By Karen Elzinga 6/6/2018
Child protection policies within Australian states and territories including the Family Law Act 1975, and the National Framework for Protecting Australia's Children 2009-2020 (Council of Australian Governments [COAG], 2009), describe the exposure by children to violence within the family unit under the banner of 'child abuse'. The official definition of domestic abuse described by the United Nations (UN) 1993, is 'any act of gender-based violence that results in, or is likely to result in, physical or psychological harm or suffering to women, including threats of such acts, coercion or arbitrary deprivation of liberty' (Campo, 2015). Violence can be directed at any person with whom the abuser shares/shared a physical relationship, or a family member or person/child in their care. It is inclusive of physical and sexual suffering, psychological and economic abuse, threatening, domineering and controlling behaviour that causes the recipient fearfulness in their wellbeing (Department of Communities, Child Safety and Disability Services, 2015). This violence whether perpetrated directly or indirectly onto children, is an early childhood education and care (ECEC) issue because of the inherent risk to children's safety and well-being. It is also due to the fact that a legal mandate exists on teachers as a profession to legally and ethically report suspicions of abuse to relevant authorities (Queensland Government, 1999). This will be addressed in this essay along with how children, educators and families are affected by domestic abuse within the home and ECEC centres. It will also express concerns and difficulties associated ECEC educators implementing measures to aid and resolve cases, parental early intervention, and how domestic abuse issues could be resolved in the future to alleviate intergenerational abuse.
According to the Tennessee Commission for Children and Youth (TCCY) (2016, pp. 1-2), any issue that is immediate, actionable, clear and specific, unifying, builds the organisation, is winnable, and has a clear target, is an issue of importance to ECEC (TCCY, 2016). Domestic violence meets this criterion by effecting families, children, society and professionals. The effects of violence by direct subjection or secondary exposure may have short and long term consequences to a child's mental health and physical well being. But it doesn't just effect those defined by it, it has astronomical costs to society with a study by Access Economics (2004), who estimated the annual financial cost in Australia, to be 8.1 billion dollars (Crawford, Brown,Walsh & Pullar, 2010). Another issue is that domestic violence is also a wide spread societal problem in Australia, with thirty six percent of the population having experienced physical or sexual assault by perpetrators known to them, from the age of 15 years. Other studies including meta -analytic, population based and longitudinal research have acquired evidence that supports links to children's developmental outcomes (Campo, 2015). These can include:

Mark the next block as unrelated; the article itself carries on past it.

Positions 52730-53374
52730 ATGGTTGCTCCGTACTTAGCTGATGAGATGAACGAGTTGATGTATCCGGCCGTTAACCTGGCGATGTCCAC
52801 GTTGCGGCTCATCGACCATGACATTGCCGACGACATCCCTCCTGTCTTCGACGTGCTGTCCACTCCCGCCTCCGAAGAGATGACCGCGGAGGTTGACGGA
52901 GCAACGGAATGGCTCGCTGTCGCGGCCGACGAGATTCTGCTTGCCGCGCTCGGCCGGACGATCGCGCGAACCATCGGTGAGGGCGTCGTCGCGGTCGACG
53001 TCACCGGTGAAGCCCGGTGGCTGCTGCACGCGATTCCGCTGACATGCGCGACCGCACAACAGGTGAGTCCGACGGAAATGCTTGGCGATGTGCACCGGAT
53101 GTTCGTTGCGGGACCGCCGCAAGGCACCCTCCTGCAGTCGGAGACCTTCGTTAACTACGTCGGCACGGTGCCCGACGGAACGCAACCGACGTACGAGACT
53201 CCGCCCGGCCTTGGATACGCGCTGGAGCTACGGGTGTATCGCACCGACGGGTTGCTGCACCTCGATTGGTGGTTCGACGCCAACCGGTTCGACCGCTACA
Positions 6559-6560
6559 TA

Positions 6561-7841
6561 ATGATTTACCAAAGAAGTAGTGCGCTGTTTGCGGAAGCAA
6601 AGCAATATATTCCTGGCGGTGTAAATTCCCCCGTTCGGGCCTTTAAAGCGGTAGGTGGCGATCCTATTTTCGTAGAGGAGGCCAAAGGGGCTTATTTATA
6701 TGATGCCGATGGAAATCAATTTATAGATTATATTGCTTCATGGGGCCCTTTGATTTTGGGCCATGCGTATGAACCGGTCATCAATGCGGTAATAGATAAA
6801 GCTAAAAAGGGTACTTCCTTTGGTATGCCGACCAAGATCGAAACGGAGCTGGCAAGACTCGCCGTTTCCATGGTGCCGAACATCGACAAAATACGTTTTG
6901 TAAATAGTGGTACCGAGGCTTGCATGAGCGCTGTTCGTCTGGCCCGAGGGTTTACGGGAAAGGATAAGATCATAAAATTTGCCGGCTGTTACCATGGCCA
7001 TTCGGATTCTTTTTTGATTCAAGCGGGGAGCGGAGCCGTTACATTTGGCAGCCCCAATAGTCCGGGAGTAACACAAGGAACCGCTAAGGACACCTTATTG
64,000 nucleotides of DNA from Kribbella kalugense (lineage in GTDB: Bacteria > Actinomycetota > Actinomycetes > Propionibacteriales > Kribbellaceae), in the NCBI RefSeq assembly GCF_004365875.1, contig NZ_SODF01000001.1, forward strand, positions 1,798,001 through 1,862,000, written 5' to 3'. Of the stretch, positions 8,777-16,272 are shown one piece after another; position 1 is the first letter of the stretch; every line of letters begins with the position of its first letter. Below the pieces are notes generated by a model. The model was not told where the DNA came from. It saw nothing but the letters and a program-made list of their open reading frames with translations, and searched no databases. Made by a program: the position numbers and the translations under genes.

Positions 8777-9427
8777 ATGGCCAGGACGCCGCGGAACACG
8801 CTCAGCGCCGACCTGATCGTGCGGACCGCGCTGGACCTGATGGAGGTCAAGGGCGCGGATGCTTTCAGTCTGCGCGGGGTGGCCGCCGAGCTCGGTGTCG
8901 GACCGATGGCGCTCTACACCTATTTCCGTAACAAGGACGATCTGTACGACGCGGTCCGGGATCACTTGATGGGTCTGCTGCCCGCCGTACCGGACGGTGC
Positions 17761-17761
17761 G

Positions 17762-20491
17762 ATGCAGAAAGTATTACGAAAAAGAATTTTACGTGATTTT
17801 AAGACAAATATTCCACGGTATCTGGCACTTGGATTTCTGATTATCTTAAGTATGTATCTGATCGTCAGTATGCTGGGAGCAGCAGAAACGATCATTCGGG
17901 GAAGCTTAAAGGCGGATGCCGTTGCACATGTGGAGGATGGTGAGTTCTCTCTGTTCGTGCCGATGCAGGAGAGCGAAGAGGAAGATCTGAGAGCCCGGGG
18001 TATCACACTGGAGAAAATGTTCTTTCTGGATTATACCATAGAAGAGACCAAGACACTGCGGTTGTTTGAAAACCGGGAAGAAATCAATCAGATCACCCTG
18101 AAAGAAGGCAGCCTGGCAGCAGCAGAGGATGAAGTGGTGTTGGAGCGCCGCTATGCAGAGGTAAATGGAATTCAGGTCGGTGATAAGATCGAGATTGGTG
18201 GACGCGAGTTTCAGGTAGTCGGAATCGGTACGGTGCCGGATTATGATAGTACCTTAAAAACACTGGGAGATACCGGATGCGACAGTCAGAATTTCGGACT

Fighting/hurting people or animals
Depression or Low energy tolerance
Behaviours that are risky
Anxiety to be apart from non perpetrating parent
Inferior academia (CASA, 2016).
Post traumatic shock disorder
Limited concentration and focus ability (Unicef n.d; Campo, 2015).
Stomach or headaches
Feelings of inadequacy
Dissociation (CASA, 2016).
Diminished cognitive function
Eating disorders (Unicef n.d; Campo, 2015).
Along with physical and mental side effects for abused children, educators have a responsibility to ensure their safety not only at the centre, but in their home environment. ECEC staffs are required to document any evidence relating to perceived domestic violence as mandated by division 2: Mandatory reporting by particular person and section 13: E-J of the 1999 Child Protection Act. The act states that any persons related to the care and provision of children including service industries are bound by law to report suspicious behaviour related to child abuse or neglect, to the reporting authority. Under 13E section F of this act, it highlights ECEC personal as being included in these mandatory reporting activities (Queensland Government, 1999).
Whilst all states are guided by this Child Protection Act 1999, various states and territories whilst similar in their reporting, have differences in their individually derived obligations. These include, what age is deemed a child, what extent of abuse is deemed reportable and what is judged as the 'duty' of reporters. Australian statistical information shows that teaching professionals are one of the highest reporters of abuse and neglect due to their training, placement and relationships to children (Mathews, Walsh, Butler & Farrell, n.d.). Whilst this can be a positive life changing opportunity for a child, it is with a degree of trepidation or reluctance that some educators are willing to report instances or suspicions to relevant authorities (Falkiner, Thomson & Day, 2017).